PrEP is a way to reduce a person’s risk of becoming infected with HIV through sex. It involves taking anti-HIV drugs, either daily or around the time of sexual activity.
We want to end HIV transmission in the UK. We believe that this is achievable, but only if we use all of the tools available to us. That includes promotion of condom use, regular testing, effective treatment, PEP (post-exposure prophylaxis), encouraging behaviour change, and PrEP.
The evidence that PrEP works
Clinical trials have shown that PrEP is highly effective at reducing an individual’s HIV risk. There is an increasing body of evidence that it is effective too from a public health perspective, as well as being cost-effective.
The World Health Organisation has recommended that PrEP should be made available immediately for those at greatest risk of sexually acquired HIV, such as gay and bisexual men, trans women, heterosexuals from black African communities, and any HIV negative person with an HIV positive partner who is not on effective treatment.
PrEP in England
In December 2016, NHS England promised a large-scale PrEP trial to take place across the country, looking at the demand for PrEP and how long people stay on it in a real-world setting.
The PrEP Impact Trial launched across England in October 2017 with a total of 10,000 places. Due to soaring demand for the drug, the trial places were increased by an extra 3,000 in September last year. Even so, many trial sites became full quickly and closed to men who have sex with men.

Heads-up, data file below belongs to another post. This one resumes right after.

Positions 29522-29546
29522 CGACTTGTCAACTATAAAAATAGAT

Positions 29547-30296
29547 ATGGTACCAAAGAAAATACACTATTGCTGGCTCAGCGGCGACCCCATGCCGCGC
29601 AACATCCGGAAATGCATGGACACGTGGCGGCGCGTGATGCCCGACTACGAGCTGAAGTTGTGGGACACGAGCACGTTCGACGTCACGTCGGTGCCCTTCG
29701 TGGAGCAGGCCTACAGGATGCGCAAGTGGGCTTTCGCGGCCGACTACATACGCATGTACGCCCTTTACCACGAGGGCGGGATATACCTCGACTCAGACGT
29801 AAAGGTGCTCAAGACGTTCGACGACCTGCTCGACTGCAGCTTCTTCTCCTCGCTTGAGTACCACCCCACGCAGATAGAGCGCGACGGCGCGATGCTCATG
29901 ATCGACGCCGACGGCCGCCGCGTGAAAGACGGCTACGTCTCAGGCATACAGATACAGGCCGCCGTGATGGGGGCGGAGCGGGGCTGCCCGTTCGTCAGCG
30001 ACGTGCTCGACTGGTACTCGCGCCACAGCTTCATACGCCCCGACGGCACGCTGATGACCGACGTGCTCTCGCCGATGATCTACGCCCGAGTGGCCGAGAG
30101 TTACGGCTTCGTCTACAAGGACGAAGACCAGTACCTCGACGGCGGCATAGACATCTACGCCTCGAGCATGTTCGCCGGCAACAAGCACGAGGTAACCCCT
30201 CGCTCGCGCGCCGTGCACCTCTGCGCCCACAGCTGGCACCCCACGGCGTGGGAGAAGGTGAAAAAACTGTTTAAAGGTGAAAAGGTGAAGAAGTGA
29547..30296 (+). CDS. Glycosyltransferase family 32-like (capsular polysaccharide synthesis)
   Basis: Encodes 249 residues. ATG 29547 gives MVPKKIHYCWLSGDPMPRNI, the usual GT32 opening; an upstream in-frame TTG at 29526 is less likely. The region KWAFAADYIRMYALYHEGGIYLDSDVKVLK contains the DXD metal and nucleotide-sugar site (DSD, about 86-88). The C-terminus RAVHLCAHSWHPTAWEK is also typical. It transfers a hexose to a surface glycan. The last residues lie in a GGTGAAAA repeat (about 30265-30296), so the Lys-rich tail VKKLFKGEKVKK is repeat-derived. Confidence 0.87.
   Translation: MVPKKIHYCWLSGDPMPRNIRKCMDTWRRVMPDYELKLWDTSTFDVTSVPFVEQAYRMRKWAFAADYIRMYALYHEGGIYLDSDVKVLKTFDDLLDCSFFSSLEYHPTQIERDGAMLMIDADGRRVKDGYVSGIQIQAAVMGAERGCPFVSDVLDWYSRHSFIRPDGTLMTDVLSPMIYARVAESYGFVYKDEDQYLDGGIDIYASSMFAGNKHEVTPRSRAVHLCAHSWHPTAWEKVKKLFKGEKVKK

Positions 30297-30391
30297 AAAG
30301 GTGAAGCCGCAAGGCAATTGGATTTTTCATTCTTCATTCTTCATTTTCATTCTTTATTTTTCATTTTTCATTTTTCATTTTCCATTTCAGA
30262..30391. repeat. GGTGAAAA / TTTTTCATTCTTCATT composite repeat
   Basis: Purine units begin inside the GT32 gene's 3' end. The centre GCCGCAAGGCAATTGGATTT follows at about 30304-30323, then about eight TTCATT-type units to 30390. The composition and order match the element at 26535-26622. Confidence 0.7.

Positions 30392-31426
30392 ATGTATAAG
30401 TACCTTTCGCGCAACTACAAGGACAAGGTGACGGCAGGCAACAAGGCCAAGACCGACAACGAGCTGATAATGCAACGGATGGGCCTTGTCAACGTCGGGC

In January of this year, the Secretary of State Matt Hancock committed the UK Government to get to zero new HIV transmissions by 2030, and as part of that he promised to double the number of places on the PrEP Impact Trial. NHS England agreed to fund the cost of PrEP for these extra places.
An estimated 103,800 people were living with HIV in the UK in 2018, with 7,500 of those unaware of their infection. When taken daily, PrEP is highly effective at preventing HIV from sex or injection drug use. Studies have shown that PrEP reduces the risk of getting HIV from sex by about 99% when taken daily.
PrEP works. PrEP saves the NHS money in treatment costs. PrEP will help us end HIV transmissions.
PrEP Impact Trial
We were advised by the PrEP impact trial that over 21,000 people across 154 clinics (as of October 2019) have now received PrEP through the trial, protecting themselves from acquiring HIV as a result.
The trial comes to an end at the end of September 2020.
Routine commissioning of PrEP
PrEP is currently provided in England through the three-year PrEP Impact Trial. Recruitment to the PrEP Impact Trial is currently scheduled to conclude by the end of July 2020, or earlier if all 26,000 places are filled before then.
The Secretary of State for Health and Social Care announced on Sunday March 15 that from April 2020, the drug PrEP will be routinely available in England for the first time – benefitting tens of thousands of people at risk of HIV.
This is a historic announcement in the context of the HIV epidemic. It’s a real moment to stop and celebrate a hard fought victory for PrEP access in England. This announcement comes at the end of years of fighting, campaigning and lobbying to ensure proper access to this game-changer for HIV prevention. We know PrEP is highly effective at stopping HIV and now it can be properly utilised to make good on the Government’s commitment to ending HIV transmissions by 2030